The Afghan Government Must Lead Peace Talks, Its National Security Adviser Says

Oct 2, 2019
Originally published on October 2, 2019 10:40 am

Any peace in Afghanistan must be negotiated for Afghans by their elected leaders, the country's national security adviser, Hamdullah Mohib, says.

"We have objected to being part of the negotiations and not being a central part of this discussion," Mohib, 36, tells NPR's Rachel Martin from New York City, where he addressed the United Nations General Assembly on Monday.

"And if we want to see peace in Afghanistan, the Afghan government must be at the forefront of any negotiations," he added.

Mohib is back in the U.S. a little over six months after the Trump administration said it was ending contact with him after he criticized its approach to Afghanistan peace talks.

Afghan President Ashraf Ghani, who ran in the country's election over the weekend, did not attend this year's General Assembly. Despite hundreds of attacks by Taliban insurgents during the months before, national elections went ahead on Saturday, though voter turnout was low and there have been allegations of fraud and other irregularities. On Monday, however, both Ghani and his challenger, Abdullah Abdullah, claimed they were ahead as the vote count continues.

It is not clear how much sway the Taliban will hold or what possible role they will have in a new government.

In March, Mohib — who also served as Afghanistan's ambassador to the U.S. from 2015 to 2018 — accused the U.S. envoy to Afghanistan, Zalmay Khalilzad, of "delegitimizing" Ghani's government by excluding it from peace talks with the Taliban. Soon after, the U.S. told Ghani that Washington would end communications with Mohib.

U.S. negotiations with the Taliban, the closest the White House has come to ending a nearly 18-year troop presence in Afghanistan, collapsed in September when President Trump abruptly declared the talks "dead." An agreement was expected to include an initial withdrawal of more than a third of the 14,000 U.S. troops in Afghanistan in exchange for a Taliban promise to not let the country become a base for global terrorist attacks.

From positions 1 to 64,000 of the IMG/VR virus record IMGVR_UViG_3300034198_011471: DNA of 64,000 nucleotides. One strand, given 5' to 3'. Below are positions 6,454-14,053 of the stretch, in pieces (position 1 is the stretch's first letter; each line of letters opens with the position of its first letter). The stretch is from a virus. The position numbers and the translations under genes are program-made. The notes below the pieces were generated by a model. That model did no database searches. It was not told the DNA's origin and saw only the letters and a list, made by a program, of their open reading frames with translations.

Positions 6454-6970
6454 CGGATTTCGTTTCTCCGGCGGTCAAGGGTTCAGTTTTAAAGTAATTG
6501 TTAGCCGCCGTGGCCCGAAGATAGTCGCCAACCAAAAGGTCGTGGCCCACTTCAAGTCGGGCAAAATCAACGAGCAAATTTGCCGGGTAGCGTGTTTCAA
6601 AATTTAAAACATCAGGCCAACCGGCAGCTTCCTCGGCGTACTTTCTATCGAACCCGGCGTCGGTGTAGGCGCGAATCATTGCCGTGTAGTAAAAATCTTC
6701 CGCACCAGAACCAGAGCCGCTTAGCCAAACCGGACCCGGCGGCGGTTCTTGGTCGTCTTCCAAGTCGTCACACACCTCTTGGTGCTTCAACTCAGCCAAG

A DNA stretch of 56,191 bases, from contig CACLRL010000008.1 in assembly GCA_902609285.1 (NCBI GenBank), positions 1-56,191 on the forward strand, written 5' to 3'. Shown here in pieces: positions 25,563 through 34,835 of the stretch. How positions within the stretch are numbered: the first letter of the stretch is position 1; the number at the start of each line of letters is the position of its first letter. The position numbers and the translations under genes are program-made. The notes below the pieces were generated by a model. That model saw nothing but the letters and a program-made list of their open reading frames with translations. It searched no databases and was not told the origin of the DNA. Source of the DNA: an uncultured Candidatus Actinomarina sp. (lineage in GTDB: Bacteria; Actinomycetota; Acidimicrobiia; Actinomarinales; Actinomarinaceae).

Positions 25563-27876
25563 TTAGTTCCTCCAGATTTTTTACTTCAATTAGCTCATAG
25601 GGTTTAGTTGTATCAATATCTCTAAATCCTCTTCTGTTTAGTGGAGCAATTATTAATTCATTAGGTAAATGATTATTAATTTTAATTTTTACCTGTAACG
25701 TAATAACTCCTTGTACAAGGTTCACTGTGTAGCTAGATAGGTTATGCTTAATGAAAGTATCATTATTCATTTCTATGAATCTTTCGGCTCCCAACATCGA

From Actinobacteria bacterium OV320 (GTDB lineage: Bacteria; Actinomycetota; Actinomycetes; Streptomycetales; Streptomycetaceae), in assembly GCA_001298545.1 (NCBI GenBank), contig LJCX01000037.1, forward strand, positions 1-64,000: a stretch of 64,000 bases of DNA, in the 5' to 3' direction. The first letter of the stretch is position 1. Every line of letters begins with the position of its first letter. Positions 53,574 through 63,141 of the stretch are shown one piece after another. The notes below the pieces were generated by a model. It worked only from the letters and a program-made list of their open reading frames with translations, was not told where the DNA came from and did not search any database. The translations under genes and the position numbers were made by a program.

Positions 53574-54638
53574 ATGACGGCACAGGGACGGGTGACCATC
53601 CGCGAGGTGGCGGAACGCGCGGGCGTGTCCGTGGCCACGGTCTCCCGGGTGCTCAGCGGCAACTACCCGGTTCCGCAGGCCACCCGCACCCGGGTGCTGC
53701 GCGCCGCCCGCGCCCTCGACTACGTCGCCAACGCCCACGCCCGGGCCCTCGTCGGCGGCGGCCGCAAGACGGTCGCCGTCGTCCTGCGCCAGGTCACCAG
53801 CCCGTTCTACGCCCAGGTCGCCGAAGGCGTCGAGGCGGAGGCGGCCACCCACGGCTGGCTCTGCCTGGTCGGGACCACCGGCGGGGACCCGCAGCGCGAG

The Taliban have said "doors are open" to resume talks with the United States. They have continued to mount frequent, large-scale attacks on Afghan civilians but also lifted bans on activities by the International Committee of the Red Cross and the World Health Organization.


Interview Highlights

On Trump calling off talks with the Taliban

It was a good decision. The Taliban were becoming considerably more arrogant than they previously were. They were preparing their victory speeches and thought that they were going to take over Afghanistan. So I think it was a blessing. Now is an opportunity for us to take this issue and follow the lead of the Afghan government, a partner that the United States has worked with and invested in, a country where we have made a tremendous amount of sacrifices together to build the democratic institutions that we currently have.

On the Taliban in 2019

The Taliban are a discredited organization now, heavily divided over power sharing and among themselves. Others are engaged in the illegal mining and logging in our country. Some are fighting because other countries are paying them to do so.

Their narrative is no longer valid in Afghanistan. They said that they were fighting a foreign invader. That is not the case. They are fighting the Afghan people now.